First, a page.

I also tried to use Y! Pipes to convert a Google Calendar XML feed to RSS, convert that the event date will be the published date instead of the date when I added an event to the calendar. Furthermore did I want to merge the event start and end date/time to a string and add it at the beginning of the description, because RSS does not support an “End Date”.

    I was unable to get it done with Y! pipes and do it now via XSLT. Check out the RSS version of my industry events calendar to see what I mean.

    I was at first very excited about Yahoo! Pipes until I realized that the things I wanted to do either can’t be done with it or are so cumbersome and time consuming that it does not make sense to use the service.

    The filter option and alternative sorting is a plus and not as easy or not possible to do with existing tools. If they would just go the full nine yard and provide the needed flexibility it would be great, but from that are they still far far away IMO.

  12. Hi Carsten!

    Reading your experiences with Yahoo! Pipes is reminiscent of my first experiences with Apple Automator — seemingly full of promise, but a huge let-down.

    Have you been in contact with the guys at Yahoo! to let them know?

  13. I am usually always providing feedback, if I check out something that is new so I believe I did (Its over a year ago :). I did that with Google tools en-mass and I am sure that I did it with Yahoo!, if they did have a feedback system back then.

    I got last month twice a problem with Yahoo! as a result of well intended feedback and reporting bugs (in non-beta applications). One was only making me mad, the other cost me money, which makes me more that mad.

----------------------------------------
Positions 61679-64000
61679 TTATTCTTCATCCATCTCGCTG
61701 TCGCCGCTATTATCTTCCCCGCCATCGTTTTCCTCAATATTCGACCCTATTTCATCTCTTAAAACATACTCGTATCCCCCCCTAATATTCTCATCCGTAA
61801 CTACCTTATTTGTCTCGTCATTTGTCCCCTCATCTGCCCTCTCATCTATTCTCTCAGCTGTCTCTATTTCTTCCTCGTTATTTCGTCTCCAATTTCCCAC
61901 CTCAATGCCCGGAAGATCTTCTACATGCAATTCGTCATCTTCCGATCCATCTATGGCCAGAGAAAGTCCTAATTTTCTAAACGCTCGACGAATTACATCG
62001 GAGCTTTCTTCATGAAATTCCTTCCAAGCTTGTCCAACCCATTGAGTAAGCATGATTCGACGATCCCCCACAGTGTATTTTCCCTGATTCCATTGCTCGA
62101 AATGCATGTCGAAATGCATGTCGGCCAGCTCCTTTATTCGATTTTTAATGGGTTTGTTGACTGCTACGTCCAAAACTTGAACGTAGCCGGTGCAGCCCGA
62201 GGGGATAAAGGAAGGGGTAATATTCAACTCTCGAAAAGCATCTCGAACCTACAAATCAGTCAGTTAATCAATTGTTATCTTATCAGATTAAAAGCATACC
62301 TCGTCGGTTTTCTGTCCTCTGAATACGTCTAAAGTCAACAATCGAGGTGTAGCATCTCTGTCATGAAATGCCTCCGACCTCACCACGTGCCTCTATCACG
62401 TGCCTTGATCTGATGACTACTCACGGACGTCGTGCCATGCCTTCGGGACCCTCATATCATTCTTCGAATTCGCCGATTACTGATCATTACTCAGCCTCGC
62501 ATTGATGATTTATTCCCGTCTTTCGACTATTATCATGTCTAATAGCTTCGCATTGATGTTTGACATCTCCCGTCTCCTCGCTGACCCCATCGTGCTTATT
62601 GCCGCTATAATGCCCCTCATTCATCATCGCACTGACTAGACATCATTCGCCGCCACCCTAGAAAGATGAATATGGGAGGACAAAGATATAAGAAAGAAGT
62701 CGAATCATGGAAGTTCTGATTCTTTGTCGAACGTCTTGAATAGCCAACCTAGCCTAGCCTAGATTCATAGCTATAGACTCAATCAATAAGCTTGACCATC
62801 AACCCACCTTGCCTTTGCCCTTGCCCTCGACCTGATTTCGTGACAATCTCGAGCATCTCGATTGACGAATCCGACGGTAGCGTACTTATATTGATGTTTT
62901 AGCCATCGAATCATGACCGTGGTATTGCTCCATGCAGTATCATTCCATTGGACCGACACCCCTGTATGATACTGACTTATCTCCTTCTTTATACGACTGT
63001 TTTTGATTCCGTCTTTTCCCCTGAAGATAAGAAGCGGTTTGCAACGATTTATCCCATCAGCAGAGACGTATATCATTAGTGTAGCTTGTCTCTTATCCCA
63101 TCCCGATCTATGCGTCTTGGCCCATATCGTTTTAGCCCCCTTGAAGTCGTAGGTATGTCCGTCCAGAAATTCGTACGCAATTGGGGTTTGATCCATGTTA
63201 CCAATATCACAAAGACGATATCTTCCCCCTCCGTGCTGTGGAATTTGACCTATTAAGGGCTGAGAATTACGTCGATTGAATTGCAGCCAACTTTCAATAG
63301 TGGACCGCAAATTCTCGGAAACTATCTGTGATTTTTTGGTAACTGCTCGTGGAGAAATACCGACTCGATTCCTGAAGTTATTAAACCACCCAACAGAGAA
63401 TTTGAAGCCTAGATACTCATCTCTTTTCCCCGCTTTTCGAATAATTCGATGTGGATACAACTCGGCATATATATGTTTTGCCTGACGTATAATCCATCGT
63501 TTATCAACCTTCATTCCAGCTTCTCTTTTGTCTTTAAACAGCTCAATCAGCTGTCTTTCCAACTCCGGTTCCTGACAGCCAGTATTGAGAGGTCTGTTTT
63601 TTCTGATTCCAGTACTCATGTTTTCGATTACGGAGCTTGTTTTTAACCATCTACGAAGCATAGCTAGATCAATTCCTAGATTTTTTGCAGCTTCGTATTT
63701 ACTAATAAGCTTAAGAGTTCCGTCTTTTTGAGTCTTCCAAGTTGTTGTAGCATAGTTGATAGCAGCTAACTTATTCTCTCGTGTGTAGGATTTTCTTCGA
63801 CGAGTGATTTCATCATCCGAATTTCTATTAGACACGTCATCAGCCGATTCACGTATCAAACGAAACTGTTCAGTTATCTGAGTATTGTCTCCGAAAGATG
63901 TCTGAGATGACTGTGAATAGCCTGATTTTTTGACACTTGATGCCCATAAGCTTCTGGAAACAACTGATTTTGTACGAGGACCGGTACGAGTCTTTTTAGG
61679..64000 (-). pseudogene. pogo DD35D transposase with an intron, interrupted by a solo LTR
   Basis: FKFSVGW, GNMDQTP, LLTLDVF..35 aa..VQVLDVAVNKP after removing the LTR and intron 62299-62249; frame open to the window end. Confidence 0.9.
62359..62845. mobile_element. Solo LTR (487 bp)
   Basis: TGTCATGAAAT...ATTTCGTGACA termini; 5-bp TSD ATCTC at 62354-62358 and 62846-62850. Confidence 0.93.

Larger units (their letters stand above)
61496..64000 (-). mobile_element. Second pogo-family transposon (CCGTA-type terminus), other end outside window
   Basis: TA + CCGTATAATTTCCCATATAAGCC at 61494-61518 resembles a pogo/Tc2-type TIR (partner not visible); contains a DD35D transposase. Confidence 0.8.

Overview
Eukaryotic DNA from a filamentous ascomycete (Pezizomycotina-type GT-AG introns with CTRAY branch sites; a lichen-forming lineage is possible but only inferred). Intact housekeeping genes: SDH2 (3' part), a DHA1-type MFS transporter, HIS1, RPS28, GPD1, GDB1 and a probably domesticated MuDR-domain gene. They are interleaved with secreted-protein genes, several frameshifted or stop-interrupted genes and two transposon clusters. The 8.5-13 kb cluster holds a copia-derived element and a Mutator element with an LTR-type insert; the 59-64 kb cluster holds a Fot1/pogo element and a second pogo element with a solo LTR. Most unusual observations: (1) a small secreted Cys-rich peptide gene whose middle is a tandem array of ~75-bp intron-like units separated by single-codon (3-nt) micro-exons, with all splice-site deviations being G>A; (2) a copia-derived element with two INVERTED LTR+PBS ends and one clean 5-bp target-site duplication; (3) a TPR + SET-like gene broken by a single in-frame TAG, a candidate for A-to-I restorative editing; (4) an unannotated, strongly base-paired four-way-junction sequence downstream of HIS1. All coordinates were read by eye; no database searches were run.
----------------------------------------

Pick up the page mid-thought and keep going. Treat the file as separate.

Different story. I am currently giving Y! a bit more time to get their act straight before I blog about it in a major rant, that Loren might has to go over it to remove the “f” word a couple times hehe. So currently, no help for Y! from me.

  14. I’ve been bouncin’ feedback at Google for long enough, so I feel your pain.

    It’s interesting that you should mention Google, because they recently did a developer day on Yahoo! Pipes and how to get the most out of it…

  15. Hey Carsten, okay, Pipes was a let down for me, too, because as a long time XML evangelist, there are tons of manipulations I’d like to do. Yahoo gave Pipes some advance features and left others out. Even their Regex is one-sided, only usuable for changing content, not split feeds.

    However, they are very good at taking input about it:

    Yaho o Pipes discussions.

    I’m really hoping that they can truly match XSLT’s (theoretical) capabilities and beyond. But there’s still a lot to be said for Pipes and its usefulness to SEOs. I haven’t done so yet, but I figure that anything I cannot do in Pipes, I can send to a Perl or PHP script running XML modules and finish there. If I come up with anything useful, I’ll release it to everyone.